While primarily a disease intimately linked with advanced age, numerous cases of hereditary and congenital cataract in both humans and mice are associated with mutations in the γ-crystallin genes [10][12]. The effects of a number of these amino acid substitutions on the properties of the γ-crystallins have been studied in detail. Surface replacements of arginine residues including R36S and R58H in HγD lowered the barrier to crystallization resulting in rare crystal cataracts [13], [14], rather than the aggregated state found in mature onset cataracts. The P23T HγD substitution altered solubility of the native state [15], [16]. Sandilands et al [17] showed that three different mouse crystallin variants resulted in aggregation of the mutant proteins within the lens fibers, and Moreau and King [18] reported destabilization of HγD by buried core substitutions. Zhang et al [19] found similar destabilization by the G61C substitution in HγD. In γS-crystallin, the G18V substitution significantly destabilized the native state [20]. However, studies of the properties of the mutant proteins under chemical or thermal stress do not account satisfactorily for the aggregation observed in cataractous lenses under physiological conditions.

A fuller elucidation of the molecular mechanism of crystallin aggregation is essential for understanding cataract formation and for the development of prophylactics. Kosinski-Collins and King used atomic force microscopy to image growing aggregates formed upon dilution of denatured HγD into buffer [21]. While these aggregates appeared fiber-like, they were not amyloid in nature [21]. Further study of this aggregation pathway revealed that the C-terminal domain (C-td) of HγD must be at least partially unfolded for aggregation to proceed [22]. Molecular dynamics simulations identified specific regions of the C-td that could serve as nuclei for aggregation [23]. Oxidative damage to susceptible side chains has been proposed as a major mechanism of protein destabilization within the lens, but the coupling to aggregation is not fully established [24][29]. Amyloid-like pathways have also been reported for damaged or acid-treated proteins [17], [30][32]. Recent evidence suggests that regions of the C-td of HγD are responsible for amyloid formation [33].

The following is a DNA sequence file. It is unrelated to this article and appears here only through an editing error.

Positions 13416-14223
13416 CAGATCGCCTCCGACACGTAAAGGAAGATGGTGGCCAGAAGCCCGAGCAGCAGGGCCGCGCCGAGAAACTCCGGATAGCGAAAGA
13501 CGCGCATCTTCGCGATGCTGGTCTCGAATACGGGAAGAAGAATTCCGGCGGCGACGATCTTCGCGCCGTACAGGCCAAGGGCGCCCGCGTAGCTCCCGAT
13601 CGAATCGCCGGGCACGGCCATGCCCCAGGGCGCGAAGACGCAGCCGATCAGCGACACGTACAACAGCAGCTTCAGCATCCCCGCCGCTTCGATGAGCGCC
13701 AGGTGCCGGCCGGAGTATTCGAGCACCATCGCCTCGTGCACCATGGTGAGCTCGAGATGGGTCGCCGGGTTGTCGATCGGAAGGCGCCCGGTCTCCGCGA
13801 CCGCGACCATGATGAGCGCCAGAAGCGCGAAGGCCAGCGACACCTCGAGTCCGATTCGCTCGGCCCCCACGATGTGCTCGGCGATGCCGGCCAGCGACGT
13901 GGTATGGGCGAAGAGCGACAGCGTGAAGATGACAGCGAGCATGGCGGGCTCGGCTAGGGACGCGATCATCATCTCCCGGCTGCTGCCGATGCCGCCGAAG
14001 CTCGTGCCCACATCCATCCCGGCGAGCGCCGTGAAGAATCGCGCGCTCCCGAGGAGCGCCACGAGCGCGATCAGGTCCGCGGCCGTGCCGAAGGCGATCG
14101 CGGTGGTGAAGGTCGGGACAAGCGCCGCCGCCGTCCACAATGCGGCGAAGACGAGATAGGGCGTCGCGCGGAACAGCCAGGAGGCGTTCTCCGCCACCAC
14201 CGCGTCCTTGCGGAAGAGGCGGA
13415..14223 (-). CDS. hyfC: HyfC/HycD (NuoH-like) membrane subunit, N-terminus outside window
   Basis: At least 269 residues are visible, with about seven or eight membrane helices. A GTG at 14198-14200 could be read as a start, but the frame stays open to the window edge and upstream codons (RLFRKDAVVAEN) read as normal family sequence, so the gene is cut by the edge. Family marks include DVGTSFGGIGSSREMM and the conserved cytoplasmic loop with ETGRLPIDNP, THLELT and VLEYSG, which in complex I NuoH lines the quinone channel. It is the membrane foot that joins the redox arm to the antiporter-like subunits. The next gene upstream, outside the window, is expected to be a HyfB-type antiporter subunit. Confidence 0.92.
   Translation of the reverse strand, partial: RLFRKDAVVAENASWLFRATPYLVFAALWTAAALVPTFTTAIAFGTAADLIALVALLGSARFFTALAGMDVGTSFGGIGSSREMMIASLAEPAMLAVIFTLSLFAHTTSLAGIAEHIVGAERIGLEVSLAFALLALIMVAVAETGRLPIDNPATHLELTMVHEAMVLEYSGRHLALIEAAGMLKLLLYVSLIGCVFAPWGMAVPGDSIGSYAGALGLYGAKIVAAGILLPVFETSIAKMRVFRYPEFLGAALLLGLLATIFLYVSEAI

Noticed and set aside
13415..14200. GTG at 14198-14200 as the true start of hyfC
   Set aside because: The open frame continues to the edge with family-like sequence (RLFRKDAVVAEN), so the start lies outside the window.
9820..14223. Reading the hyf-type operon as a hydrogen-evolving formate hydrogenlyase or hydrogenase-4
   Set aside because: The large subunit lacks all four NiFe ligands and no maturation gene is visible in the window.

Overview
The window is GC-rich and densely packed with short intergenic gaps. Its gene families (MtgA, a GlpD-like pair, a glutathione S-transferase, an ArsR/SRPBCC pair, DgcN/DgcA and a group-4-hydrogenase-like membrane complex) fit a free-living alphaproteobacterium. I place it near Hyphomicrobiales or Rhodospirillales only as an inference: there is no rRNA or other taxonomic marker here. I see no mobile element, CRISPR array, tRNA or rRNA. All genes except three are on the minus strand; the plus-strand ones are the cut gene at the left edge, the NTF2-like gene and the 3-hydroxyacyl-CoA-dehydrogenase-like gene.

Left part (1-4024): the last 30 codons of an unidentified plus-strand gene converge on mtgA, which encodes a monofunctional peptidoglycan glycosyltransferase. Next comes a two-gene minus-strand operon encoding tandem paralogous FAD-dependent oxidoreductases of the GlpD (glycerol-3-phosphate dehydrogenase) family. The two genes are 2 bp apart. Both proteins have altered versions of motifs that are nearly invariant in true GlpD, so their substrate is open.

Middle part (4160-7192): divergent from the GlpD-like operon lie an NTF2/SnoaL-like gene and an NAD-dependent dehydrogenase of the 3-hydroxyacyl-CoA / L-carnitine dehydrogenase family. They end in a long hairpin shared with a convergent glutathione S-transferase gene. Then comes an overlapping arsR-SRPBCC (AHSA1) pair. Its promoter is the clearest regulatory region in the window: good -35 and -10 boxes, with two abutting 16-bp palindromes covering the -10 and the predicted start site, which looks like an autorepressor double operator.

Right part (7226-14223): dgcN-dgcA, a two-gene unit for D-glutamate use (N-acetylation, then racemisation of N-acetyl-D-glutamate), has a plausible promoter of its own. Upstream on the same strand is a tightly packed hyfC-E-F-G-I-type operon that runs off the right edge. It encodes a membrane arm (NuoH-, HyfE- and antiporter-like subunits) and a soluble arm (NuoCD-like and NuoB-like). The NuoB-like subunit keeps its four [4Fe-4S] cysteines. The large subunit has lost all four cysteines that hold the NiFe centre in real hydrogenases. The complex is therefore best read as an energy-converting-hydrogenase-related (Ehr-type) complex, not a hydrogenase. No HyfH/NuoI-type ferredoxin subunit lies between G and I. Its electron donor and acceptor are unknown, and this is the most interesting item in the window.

The passive chaperone α-crystallin is also present at high concentrations in the lens. Horwitz first showed that α-crystallin possessed a strong molecular chaperone activity by suppressing the thermal aggregation of the bovine βL- and γ-crystallin fractions of soluble lens protein [34]. It also suppressed the aggregation of a range of other proteins including insulin, α-lactalbumin, apolipoprotein C-II, citrate synthase, alcohol dehydrogenase and α-synuclein [34][40]. With respect to its physiological substrates in the lens, studies have demonstrated the ability of α-crystallin to suppress βγ-crystallin aggregation, including WT and deamidated βB2 [41], truncated βB1 [27], and the major γ-crystallins found in human lenses [22]. The chaperone may also suppress the aggregation of cytoskeletal proteins such as intermediate filaments [42], [43]. Several mutations in the α-crystallins are associated with cataract in mice and humans [10]. Though both αA and αB are present in the lens, only αA knockouts display a cataractous phenotype [44], [45].

As with many chaperones, α-crystallin does not bind the lens crystallins in their native states [22], [46], but appears to recognize regions of partially unfolded or covalently damaged chains. Both αA and αB bound destabilized mutant versions of β-crystallins when incubated together, and this binding was correlated with the population of an unfolding intermediate of mutant βB2-crystallin [47]. Cataracts are very rare in humans below the age of about 50, and this presumably reflects protection from protein aggregation by α-crystallin. However, the α-crystallin pool is likely saturated in older adults [48], so that the lens loses its capacity for chaperone protection from protein damage and unfolding.

Here we present analyses of the aggregation behavior of WT and mutant HγD proteins carrying the amino acid substitutions V75D and I90F. These mutants represent substitutions in the hydrophobic core of each double Greek Key domain. They are associated with congenital cataract in mice [11], [49] and were previously found to destabilize HγD [18]. Recent studies indicated that the double mutant I4F/V75D (known as I4F/V76D in [50]) sufficiently perturbed the protein conformation to enable α- crystallin binding in the absence of aggregation [50].